Hong Kong must speed up roll-out of food waste bins at private housing amid residents dropping off scraps at public estates, lawmakers say

Hong Kong must speed up the installation of food waste collection bins in private residential buildings as some residents are disposing of their scraps at public estates, lawmakers have said, after authorities vowed to introduce more of the facilities.

A green group also raised concerns on Wednesday about whether the city’s infrastructure could cope with increased demand for recycling of food scraps ahead of a separate waste-charging scheme set to be rolled out in August, despite the government plan to install more dedicated bins.

Legislator Chan Hoi-yan said the number of “smart” food waste recycling bins was highly inadequate at present, as the city was home to 42,000 private resident estates and more than 3,700 “three-nil” buildings, which are those that do not have owners’ corporations or property management companies.

She said environmental protection and recycling measures should not be divided up between public and private housing in a lopsided manner. “Even if public housing estates have enough [bins], it is necessary to assess whether the number located in private residential developments is also adequate,” Chan told a radio show.

“But residents of public housing estates currently have to share one food waste-disposal unit between two buildings at the moment.”

She said residents from neighbouring estates were also dropping off their food waste at the public housing recycling facilities.

Rubbish bags placed outside a smart food waste bin at an estate in Tai Po. Facebook/Ying Ying

The Environmental Protection Department pledged on Tuesday to complete the installation of more than 700 smart food waste recycling bins in all 213 public housing estates by August, while estimating 300 of them would be available in private buildings by the end of the year as part of a pilot programme.

But the pilot scheme had only approved about 40 out of more than 150 applications from private housing estates after launching last month.

The department said it had installed about 530 bins in 70 per cent of the public estates so far, with each one able to collect 120 litres (32 gallons) of food waste. The smart system alerts cleaners to empty bins once they are 70 per cent full.

Chan said many residents she met during her visit to Un Chau Estate in Sham Shui Po were unaware of how to use the related mobile app and QR codes to open the bins, resulting in people leaving their food waste out in the open, which could cause hygiene problems.

Wasted effort? Hongkongers trialling rubbish scheme fret over insufficient bins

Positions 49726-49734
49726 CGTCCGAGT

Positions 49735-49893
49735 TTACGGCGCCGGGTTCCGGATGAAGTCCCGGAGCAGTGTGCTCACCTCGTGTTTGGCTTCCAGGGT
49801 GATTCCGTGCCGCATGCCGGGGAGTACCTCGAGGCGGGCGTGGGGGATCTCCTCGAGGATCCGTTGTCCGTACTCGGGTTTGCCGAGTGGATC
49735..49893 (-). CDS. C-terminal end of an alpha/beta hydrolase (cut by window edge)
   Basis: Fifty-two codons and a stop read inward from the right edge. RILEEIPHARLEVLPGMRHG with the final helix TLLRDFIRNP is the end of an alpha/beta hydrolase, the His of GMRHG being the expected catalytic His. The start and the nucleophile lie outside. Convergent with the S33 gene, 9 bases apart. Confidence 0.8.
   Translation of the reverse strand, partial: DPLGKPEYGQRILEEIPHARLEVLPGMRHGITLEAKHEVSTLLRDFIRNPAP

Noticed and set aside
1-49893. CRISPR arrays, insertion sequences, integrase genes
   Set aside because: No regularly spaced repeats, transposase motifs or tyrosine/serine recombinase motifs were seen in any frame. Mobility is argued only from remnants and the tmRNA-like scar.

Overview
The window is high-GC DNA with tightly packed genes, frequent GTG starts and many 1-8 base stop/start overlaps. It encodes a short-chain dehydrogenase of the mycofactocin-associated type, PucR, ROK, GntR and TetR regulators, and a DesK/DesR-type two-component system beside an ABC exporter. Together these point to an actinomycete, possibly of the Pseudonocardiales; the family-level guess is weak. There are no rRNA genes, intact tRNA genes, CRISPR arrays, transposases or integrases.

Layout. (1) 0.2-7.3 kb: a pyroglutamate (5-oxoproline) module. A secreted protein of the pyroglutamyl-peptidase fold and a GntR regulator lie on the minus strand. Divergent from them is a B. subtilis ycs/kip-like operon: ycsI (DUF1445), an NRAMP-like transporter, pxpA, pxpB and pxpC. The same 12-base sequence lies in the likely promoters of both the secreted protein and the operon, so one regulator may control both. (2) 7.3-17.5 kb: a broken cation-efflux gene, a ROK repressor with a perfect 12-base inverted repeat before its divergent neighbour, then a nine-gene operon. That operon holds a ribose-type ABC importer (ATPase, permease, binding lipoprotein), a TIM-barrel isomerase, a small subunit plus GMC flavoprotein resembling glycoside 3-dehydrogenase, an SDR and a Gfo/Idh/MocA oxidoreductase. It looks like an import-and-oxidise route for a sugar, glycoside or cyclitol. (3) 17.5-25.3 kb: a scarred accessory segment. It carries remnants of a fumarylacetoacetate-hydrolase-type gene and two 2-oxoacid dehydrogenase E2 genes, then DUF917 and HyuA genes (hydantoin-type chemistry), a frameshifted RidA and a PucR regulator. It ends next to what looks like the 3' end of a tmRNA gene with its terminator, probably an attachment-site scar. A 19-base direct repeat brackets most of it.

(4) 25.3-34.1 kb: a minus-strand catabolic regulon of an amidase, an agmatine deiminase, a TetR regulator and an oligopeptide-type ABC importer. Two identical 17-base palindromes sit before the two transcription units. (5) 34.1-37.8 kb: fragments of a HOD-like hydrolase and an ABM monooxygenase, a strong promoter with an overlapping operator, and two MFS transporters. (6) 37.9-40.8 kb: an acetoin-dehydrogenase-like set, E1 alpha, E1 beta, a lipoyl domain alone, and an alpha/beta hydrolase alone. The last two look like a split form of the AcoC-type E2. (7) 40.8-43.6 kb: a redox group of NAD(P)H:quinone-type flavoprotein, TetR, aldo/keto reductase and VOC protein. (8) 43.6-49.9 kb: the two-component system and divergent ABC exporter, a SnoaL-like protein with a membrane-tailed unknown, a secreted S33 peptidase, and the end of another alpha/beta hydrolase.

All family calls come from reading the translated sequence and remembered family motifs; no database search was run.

“It is common for food waste to be generated at lunch and dinner. Authorities should address these peak periods by deploying additional staff to assist residents and speeding up the replacing of bins,” she said.

Beatrice Siu Wing-yin, senior public affairs officer of Greeners Action, said she hoped the government could bear the installation and management costs for private developments, given the pace of introducing such bins was relatively slow when compared with public housing estates.

“We also notice the provision of recycling facilities in those ‘three-nil’ buildings is severely inadequate,” Siu said. “We urge the government to expedite the implementation of convenient community recycling networks by integrating them into markets and public refuse collection points to meet the demand as soon as possible.”

The city produces more than 3,000 tonnes of kitchen waste daily, accounting for a third of all solid waste. The demand for recycling food waste is expected to rise rapidly if the government presses ahead with a waste-charging scheme in August.

There are about 900 food waste collection points across the city at present, collecting around 210 tonnes daily.

Siu said the O-PARK1 facility, located in Oyster Bay on the northern part of Lantau Island, could process about 200 tonnes of food waste every day.

Flushing food waste down the toilet? Hong Kong’s poor predict rubbish fee chaos

“With the coming O-PARK2, along with a waste water treatment plant, only about one-fifth to one-sixth of the [total] food waste will be treated based on our calculations. We also hope that the government can swiftly enhance the necessary facilities in this regard,” she added.

Meanwhile, lawmaker Gary Zhang Xinyu said implementing waste-charging policies was challenging because some residents supported the concept but found it difficult to adopt without adequate help, while others were less willing to accept the policy or had limited understanding of its principles.

He proposed providing each household with a “reasonable” amount of free designated garbage bags per month, helping residents avoid additional expenses and providing more incentives.

“Allowing people time to adapt to the change can reduce resistance. I believe behaviour will change through [waste] charging but it takes time.” Zhang said.

He added improving the overall recycling infrastructure was crucial at this stage, stressing that if the charging scheme was implemented poorly, some might perceive it as a tax and push back against it.


Business Asia
the authorBusiness Asia

Leave a Reply